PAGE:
Staying safe in public bathrooms—a COVID primer

When you’ve gotta go, you’ve gotta go. But in the age of COVID-19, simply going to a public bathroom isn’t quite so simple.

Without a doubt, there is a heightened risk to public bathroom usage in the middle of a global pandemic. But that doesn’t mean you can’t mitigate your risk. Let’s discuss the new things you should consider when going out in public spaces, and common-sense tactics for staying healthy while you do.

Public bathroom use in a COVID-positive world—risk is the new normal.

There is no sense sugarcoating it—even well-cleaned, well-ventilated public bathrooms harbor germs and viruses. They’re in the air from people breathing in close proximity to each other. They’re also in feces, which can get aerosolized every time a toilet is flushed without the lid down. They get blown around on the walls and floor when people dry their hands with an air blower. And let’s not even get started on the germy counters, door handles and latches.

Staying safe in public bathrooms—a COVID primer.

All the risks are enough to make some people resort to buying on-the-go urinals and portable toilets. That’s one way to go, but not exactly convenient. Luckily, there are some things you can do to navigate a public bathroom safely. And the good news is, these days, most people won’t think you’re a germaphobe if you do them. Here’s my recommendations:

  • Wear a mask. Your greatest danger is breathing COVID droplets that may be in the air. A mask cuts your risk significantly.
  • If your bathroom has a fan, turn it on. Whatever you can do to turn over the air in this space is a good thing.
  • Don’t linger. To the extent that you can, get in and out of the bathroom as quickly as possible. The more you can limit your contact with others in public spaces, the better.
  • Wipe down the seats. Consider taking baby wipes or anti-bacterial/viral wipes with you to clean the seats before you sit (be sure to discard wipes in the trash and never flush in the toilet). In lieu of those, line the seat with toilet paper. Some facilities even provide toilet seat liners. The same can be said for baby changing stations. Clean the surface with a wipe and if you have a mat you can bring to use as a liner, do so.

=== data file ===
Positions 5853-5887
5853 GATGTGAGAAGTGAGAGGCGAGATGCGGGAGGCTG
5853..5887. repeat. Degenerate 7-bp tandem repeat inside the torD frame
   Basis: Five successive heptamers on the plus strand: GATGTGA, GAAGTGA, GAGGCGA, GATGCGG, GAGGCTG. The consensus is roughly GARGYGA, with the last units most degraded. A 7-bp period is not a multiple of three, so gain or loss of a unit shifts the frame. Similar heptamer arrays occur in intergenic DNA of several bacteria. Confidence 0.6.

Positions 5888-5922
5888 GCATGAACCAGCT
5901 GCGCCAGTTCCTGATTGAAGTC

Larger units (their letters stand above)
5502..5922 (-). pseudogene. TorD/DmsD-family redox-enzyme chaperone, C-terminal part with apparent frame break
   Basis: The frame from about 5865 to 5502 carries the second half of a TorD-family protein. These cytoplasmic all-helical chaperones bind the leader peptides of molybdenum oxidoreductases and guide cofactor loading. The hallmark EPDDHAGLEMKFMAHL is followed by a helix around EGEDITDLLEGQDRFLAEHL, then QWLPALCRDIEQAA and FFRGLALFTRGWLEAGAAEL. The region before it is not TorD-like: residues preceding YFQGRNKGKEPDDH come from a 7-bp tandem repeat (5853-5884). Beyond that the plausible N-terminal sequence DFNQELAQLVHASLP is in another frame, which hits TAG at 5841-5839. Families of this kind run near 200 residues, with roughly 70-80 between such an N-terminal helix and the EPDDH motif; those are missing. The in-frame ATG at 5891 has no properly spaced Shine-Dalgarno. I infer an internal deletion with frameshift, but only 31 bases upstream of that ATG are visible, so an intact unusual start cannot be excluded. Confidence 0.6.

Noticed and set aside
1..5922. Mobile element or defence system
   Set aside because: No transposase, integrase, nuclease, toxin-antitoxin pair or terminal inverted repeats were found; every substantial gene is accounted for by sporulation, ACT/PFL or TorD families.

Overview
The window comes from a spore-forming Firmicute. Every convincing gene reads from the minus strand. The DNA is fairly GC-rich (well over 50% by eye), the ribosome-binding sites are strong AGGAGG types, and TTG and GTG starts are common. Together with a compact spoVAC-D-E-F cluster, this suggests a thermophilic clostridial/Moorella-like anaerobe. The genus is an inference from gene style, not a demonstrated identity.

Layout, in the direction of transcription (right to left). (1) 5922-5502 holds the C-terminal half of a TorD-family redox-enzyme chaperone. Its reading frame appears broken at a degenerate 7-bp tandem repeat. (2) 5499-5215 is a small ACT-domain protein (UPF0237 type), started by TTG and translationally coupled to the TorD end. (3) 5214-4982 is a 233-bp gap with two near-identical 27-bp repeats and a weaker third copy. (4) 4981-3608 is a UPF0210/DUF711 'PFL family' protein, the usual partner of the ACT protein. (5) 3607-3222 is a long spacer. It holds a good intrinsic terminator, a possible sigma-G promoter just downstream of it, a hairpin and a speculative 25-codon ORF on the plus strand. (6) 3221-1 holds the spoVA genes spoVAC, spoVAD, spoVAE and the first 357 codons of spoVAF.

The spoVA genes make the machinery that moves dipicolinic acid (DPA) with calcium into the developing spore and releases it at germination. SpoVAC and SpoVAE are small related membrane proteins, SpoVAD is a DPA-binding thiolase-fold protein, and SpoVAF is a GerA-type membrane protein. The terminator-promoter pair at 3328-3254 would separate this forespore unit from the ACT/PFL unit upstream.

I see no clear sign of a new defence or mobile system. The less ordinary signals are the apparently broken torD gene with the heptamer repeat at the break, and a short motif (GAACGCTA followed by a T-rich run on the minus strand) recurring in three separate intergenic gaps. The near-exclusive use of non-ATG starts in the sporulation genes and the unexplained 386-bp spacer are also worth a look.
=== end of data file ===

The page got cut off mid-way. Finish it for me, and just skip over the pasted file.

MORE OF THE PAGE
• Remember handles and latches can be contaminated. You can use toilet paper to cover your hand when you flush the toilet or use the door handle. But the most effective way to prevent the spread of germs is by cleaning your hands after touching contaminated surfaces.
  • Wash your hands with soap and water after going to the bathroom. This is the most important tip of all! Dry your hands with a disposable towel if possible.

You truly can go out in public, if you take the proper precautions, and limit your exposures. If you have any questions, talk to your primary care physician or nurse practitioner. We’re always happy to brainstorm ways to keep you healthy in changing times.

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About Sarah Bishop

Sarah Bishop is the director for the Infection Prevention and Control program at UofL Hospital in Louisville, Kentucky. She has a Bachelor of Science in Nursing degree from University of Louisville and Master of Science in Nursing, Clinical Nurse Specialist, degree from Vanderbilt University. Sarah holds certifications in critical care and infection control. She is an active member of the Association for Professionals in Infection Control and Epidemiology (APIC), serving as a legislative representative and board member for her local APIC chapter and a Communications Committee member for the national APIC organization.

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